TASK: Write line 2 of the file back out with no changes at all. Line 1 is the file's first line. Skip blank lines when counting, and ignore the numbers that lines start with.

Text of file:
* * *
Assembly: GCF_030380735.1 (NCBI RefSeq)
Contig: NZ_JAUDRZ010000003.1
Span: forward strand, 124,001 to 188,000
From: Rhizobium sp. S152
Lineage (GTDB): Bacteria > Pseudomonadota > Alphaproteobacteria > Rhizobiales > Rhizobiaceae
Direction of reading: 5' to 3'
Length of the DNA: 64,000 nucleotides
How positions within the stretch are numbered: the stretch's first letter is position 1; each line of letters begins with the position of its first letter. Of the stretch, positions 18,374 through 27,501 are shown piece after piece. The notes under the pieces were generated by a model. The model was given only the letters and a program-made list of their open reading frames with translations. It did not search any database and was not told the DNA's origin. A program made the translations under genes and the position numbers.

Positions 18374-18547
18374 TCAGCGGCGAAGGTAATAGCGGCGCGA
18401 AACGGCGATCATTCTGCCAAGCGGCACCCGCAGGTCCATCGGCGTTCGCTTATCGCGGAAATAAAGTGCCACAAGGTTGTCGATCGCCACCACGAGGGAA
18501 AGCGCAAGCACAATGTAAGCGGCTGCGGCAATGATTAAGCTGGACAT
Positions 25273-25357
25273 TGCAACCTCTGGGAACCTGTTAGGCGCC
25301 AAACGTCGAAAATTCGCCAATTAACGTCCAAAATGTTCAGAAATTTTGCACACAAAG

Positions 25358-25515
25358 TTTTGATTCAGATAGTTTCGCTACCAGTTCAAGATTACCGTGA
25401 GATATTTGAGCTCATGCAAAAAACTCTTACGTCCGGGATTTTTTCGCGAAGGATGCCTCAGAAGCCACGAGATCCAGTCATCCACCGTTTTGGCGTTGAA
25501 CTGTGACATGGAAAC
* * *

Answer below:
Contig: NZ_JAUDRZ010000003.1